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Derek Carr on Browns' workout: 'It went exactly how we wanted it to'

Mar 31, 2014 -- 10:04pm

By Tony Grossi | ESPNCleveland.com

 

Photo/Getty

Updated at 12:55 a.m.

The Morning Kickoff …

Leadoff hitter: After treating the quarterbacks in the draft like a plague – ignoring them at the NFL Combine and shunning their pro days – the Browns finally have shown some life in scouting them.

The Browns dined with Fresno State’s Derek Carr on Sunday night and then put him through a private workout on Monday.

In attendance were General Manager Ray Farmer, head coach Mike Pettine, offensive coordinator Kyle Shanahan and quarterbacks coach Dowell Loggains.

After the workout, Carr was a guest on Sirius XM’s Late Hits hosted by Alex Marvez and Gil Brandt. Carr told the hosts, “Everything went great. It went exactly how we wanted it to. Now we just wait till May and see how they’re feeling.”

Carr said that Shanahan conducted the workout and others barked out instructions.

“Everyone was standing there, talking, of course, giving their input, things they wanted to see,” Carr told the hosts. “We do their drills. They really want to tire you out. When you do individual drills, they want to tire you out, see how you’re feeling, really grind you a little bit.

“And then you throw routes when you’re really tired, like a football game. Then some bootlegs, they want to see how you move on the run when you’re tired. Then we do some reads that they have.

“After the reads, then you say, ‘Do you want to see anything else? We’ll show you whatever you want to see to make you feel comfortable.’ I want every team to feel they saw everything they wanted when they leave Fresno. It was a great experience.”

Lifting the cover: This was the first reported workout of a quarterback conducted by the super-secret Browns. The new regime of Farmer and Pettine – first-timers in their present roles -- has raised eyebrows with its surreptitious scouting methods.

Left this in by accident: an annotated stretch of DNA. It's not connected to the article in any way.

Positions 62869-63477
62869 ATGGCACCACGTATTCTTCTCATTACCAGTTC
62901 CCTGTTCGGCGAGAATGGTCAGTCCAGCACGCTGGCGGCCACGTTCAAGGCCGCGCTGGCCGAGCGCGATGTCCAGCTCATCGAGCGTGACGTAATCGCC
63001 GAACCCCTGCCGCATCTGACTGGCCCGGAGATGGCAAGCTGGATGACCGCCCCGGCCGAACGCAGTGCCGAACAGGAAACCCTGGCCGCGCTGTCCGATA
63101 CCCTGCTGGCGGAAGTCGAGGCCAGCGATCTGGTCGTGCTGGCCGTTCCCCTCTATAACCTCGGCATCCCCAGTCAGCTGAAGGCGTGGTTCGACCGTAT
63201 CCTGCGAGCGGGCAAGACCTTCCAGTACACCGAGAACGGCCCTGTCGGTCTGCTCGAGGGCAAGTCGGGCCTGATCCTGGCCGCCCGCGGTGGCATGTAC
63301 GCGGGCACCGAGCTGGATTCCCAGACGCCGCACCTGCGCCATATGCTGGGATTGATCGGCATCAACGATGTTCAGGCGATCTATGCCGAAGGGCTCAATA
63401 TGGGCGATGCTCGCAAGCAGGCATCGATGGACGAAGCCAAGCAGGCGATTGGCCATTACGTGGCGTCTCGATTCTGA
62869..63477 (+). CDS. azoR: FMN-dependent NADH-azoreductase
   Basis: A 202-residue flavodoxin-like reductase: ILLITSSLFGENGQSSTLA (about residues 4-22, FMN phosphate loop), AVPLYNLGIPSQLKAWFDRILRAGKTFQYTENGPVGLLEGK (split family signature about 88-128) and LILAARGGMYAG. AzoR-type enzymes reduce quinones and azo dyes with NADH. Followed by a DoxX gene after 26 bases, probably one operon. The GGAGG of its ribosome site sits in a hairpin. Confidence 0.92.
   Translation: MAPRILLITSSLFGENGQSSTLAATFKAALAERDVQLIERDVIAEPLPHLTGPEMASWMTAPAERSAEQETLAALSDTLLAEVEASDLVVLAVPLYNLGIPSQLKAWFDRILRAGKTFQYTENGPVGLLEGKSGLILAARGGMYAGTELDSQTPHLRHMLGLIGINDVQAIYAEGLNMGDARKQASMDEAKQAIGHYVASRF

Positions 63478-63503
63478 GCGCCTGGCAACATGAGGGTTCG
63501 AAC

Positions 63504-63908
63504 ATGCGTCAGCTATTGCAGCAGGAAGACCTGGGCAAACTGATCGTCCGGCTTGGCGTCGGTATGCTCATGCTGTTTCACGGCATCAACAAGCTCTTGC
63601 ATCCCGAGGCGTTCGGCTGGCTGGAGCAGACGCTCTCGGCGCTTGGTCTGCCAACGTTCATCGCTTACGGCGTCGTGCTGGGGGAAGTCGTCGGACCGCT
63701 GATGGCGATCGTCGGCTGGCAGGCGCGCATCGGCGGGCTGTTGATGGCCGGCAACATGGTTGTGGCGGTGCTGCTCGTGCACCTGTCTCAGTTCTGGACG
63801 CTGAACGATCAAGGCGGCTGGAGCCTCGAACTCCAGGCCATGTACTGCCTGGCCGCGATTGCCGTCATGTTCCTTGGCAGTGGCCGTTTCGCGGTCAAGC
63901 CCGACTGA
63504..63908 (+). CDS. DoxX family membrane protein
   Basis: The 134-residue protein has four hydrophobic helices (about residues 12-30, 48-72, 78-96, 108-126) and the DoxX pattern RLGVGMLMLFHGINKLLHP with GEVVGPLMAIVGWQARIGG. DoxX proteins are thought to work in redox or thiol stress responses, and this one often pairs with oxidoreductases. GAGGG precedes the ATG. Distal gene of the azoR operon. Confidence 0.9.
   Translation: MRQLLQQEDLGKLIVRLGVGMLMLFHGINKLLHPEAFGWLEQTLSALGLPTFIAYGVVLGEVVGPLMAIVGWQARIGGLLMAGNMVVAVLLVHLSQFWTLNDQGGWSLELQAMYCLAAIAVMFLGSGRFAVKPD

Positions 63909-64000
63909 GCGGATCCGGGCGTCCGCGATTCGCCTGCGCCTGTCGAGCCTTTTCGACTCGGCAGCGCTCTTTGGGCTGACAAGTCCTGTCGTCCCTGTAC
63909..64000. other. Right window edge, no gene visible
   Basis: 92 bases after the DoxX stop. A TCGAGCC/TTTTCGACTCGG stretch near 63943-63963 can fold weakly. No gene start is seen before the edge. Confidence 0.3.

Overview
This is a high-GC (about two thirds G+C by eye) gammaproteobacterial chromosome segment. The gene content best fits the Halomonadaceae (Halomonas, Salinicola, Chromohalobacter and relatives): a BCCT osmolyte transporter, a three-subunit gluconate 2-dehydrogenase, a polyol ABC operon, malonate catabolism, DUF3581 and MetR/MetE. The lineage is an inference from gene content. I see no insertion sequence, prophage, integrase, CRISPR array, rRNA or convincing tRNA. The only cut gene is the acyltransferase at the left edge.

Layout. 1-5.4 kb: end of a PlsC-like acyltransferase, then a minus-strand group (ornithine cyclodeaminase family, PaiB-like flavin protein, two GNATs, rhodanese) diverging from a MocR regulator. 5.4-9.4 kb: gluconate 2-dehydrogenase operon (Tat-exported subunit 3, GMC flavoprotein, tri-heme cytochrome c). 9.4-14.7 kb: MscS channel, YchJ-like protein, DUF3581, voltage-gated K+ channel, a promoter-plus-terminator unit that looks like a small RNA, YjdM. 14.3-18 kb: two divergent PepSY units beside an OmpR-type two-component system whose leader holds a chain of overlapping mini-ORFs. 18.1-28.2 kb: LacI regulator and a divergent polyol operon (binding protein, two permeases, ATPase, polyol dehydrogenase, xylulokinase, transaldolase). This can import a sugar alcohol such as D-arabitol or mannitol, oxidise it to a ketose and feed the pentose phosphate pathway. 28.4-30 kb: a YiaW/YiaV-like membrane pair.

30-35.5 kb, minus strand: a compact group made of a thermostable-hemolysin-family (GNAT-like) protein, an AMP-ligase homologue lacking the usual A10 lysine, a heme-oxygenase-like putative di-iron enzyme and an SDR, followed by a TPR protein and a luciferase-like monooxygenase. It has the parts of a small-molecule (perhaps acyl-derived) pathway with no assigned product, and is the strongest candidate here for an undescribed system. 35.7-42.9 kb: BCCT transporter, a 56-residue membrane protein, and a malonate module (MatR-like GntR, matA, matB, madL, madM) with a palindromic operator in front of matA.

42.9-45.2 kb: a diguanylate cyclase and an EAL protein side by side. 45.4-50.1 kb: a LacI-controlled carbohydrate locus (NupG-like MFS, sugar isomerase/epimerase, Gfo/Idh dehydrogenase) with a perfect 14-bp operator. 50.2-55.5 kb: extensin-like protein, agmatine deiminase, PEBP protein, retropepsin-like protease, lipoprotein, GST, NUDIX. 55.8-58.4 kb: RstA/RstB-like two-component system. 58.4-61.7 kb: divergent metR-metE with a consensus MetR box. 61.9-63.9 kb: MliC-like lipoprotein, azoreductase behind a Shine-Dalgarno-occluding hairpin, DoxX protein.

The Browns did not use one of their 60 allotted formal interview sessions at the NFL Combine on a quarterback and their coaches were conspicuously absent at all the orchestrated, pro day workouts with passers.

Last week at NFL meetings in Orlando, FL, Farmer said he purposely was trying to conceal the Browns’ intentions regarding quarterbacks and was enjoying keeping everyone in the dark.

But the real work and diligence has to be done, and Carr was the first up in what Pettine said would be a “big list” of private workouts with quarterbacks.

“We’ve always felt – I felt this way coming in and Ray has, too – that you get a lot more out of a private workout when it’s a little less scripted or it’s scripted the way you want it scripted, where you can kind of throw some curveballs at a player and see how they react to it,” Pettine said last week.

“It’s like the difference between a guy hitting home runs at batting practice vs. live pitching. I think it’s important you get that concentrated view of a player instead of something that’s borderline artificial. We certainly get the video of the pro days and see them, so you kind of get the best of both worlds.”

The private workouts enable the Browns – as well as other teams -- the opportunity to grill Carr on video cut-ups of his games at Fresno State.

“Absolutely,” Carr said. “They go through those kind of things.